The Changes of Nanowrimo

The dear people at the Office of Letters and Light have Nanowrimo pinned down to a tee.  Week One – an exciting week where word counts ramp up.  Week Two – where the momentum hits a brick wall.  Week Three – where you push past 25K and the story comes together.  So on and so forth.

It’s been interesting watching Nano grow up.  When I started in 2003, it was quite possible to keep up on the forums.  You could read every thread if you wanted to without it being too major of a time dent.  Now it’s so big it sometimes feels like I can’t keep up with my own region.  I barely venture out into the rest of the forums anymore.  I can remember when the site always crashed on Nov 1st, when the Office of Letters and Light was formed, when spin-off programs like Script Frenzy and the Young Writers’ Program came into being.

And as they’ve streamlined the proceedings, made it professional and shiny and official, things have changed.  There are things I miss about the early days of Nano, but I’m proud of where they’ve gotten to and wish them luck with what they want to try in the future.

What’s interesting to note is that my own personal Nano has changed over the years as well.  Oh, sure, my first Nano I did exactly what you’re expected to do – I joined on November 3rd after a dream gave me a premise.  I wrote first person (which I almost never do) and a mystery (which I certainly don’t do, alas) and put in dares and kept going even when I knew my plot needed severe help.  Anything to get the words, right?  It didn’t matter if they were silly or bad or that the plot had no point or that I had done no research and had absolutely no idea what I was talking about.  I was writing with Literary Abandon!  It was awesome!

I’d like to think I would have finished that year, without the concussion and the illness, but I’ll never know.  I was doing fine, but maybe the plot would have completely stalled in the next few days even if I had been able to follow a train of thought all the way to its station.  Maybe I would have realized that my main character was a Mary Sue and that there wasn’t a single likeable character in the bunch.  Maybe I would have given up.  That’s all in the past.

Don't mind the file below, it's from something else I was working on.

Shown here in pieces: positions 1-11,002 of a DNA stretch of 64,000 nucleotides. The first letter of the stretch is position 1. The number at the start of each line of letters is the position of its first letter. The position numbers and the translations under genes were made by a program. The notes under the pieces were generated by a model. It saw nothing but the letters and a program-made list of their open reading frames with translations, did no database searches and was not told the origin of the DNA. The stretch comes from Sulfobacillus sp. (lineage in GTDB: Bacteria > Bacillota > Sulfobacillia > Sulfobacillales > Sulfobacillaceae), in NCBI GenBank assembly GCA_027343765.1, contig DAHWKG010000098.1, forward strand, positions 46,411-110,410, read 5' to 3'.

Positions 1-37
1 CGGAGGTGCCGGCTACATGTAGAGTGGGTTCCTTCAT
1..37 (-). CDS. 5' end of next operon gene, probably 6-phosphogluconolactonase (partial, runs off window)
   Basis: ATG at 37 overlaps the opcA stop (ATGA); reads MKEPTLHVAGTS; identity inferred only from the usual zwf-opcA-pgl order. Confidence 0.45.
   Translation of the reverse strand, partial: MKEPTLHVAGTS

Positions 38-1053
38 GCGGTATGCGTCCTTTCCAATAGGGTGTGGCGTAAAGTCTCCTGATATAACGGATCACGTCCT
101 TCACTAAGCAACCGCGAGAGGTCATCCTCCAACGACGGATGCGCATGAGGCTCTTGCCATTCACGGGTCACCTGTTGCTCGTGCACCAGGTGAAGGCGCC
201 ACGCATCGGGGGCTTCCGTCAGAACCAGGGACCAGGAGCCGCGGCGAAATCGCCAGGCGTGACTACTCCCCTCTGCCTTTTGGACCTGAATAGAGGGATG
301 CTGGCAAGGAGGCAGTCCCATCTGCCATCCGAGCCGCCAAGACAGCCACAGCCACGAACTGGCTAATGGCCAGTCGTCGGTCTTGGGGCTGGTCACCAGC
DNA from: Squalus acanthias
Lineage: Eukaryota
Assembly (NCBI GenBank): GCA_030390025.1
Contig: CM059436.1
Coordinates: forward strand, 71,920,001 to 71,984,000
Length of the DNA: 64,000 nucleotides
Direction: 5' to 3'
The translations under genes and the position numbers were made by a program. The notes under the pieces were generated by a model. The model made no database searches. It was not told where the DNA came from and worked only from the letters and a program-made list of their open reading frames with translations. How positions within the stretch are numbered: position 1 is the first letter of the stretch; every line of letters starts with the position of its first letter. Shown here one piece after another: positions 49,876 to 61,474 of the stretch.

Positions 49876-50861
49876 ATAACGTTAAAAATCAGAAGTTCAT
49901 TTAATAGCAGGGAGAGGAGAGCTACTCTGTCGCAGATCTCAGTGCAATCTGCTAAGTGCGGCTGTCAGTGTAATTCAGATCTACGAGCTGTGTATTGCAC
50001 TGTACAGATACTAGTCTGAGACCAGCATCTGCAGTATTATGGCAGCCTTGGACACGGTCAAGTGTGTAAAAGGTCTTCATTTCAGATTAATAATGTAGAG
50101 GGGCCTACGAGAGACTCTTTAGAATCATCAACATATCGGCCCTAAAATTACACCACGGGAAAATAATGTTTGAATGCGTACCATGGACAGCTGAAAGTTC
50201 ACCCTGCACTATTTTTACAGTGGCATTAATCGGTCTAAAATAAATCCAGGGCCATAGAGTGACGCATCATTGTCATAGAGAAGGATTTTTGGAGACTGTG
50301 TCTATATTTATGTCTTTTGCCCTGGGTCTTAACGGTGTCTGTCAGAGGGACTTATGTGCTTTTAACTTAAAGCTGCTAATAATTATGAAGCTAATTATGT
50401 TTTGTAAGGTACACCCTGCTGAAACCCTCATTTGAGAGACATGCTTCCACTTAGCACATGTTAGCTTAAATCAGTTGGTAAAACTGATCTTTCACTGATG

I can’t do that anymore.  I can’t randomly put in ninjas when I’m frustrated with the plot, or shovels of death, or trebuchets, or whatever happens to be popular that year.  I haven’t stopped by the Dares thread in probably three years.

Challenges need to evolve, or they no longer are challenges.  Yes, each story has its own problems to overcome.  Each one teaches you new things and improves your skill as a writer.  Nanowrimo doesn’t change.  It has the same goal, year after year.  So instead you have to change how you do it.

A lot of people up the word count goal.  They’ll do 75K or 100K or 150K in a month.  Some people will work on multiple stories.  Some people will try to get to 50K by the 15th, the 10th, the 5th.

My answer, over the years, has been to become slow and steady.  I write 2K every day.  I make sure I’m not sticking in random scenes just to meet word counts.  I’ll take time to outline or research as I need it.  I work on serious projects, ones I plan on editing and submitting and hopefully seeing in print one day.

Nano is not a challenge for me.  It hasn’t been for a long time.  I don’t worry about reaching 50K.  I just write.  Nano is just something I do.  It gives me an excuse to give my family every November and get away with it.  Besides, I love the energy Nano brings with it – all my writing friends, all writing at once.  So often throughout the rest of the year some of us are editing, rewriting, revising, submitting; it’s nice for everyone to be on the same page.

Nano is a lot of different things for different people.  One of its greatest benefits is that you can make it what you want.

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2 responses to this post.

  1. You said a lot of things I’ve been thinking about lately. This is my fifth year, so I haven’t been at it as long as you have, and even though last year was my first win, I don’t feel as if it’s a challenge. Last year taught me to pace myself, not to worry about other people’s wordcounts, or even about my own, as long as I’m staying pretty much on track. My goal is a solid first draft for a novel that’s worth working on after NaNo is over. I learn something new every year about writing, and NaNo has become an important part of that.

    Reply

  2. Sadly, Kit, whilst it is still a challenge for me to *hit* fifty thousand words, at the same time, it’s not a challenge. Like you say, it’s changed and evolved… and not necessarily *well*.

    Reply

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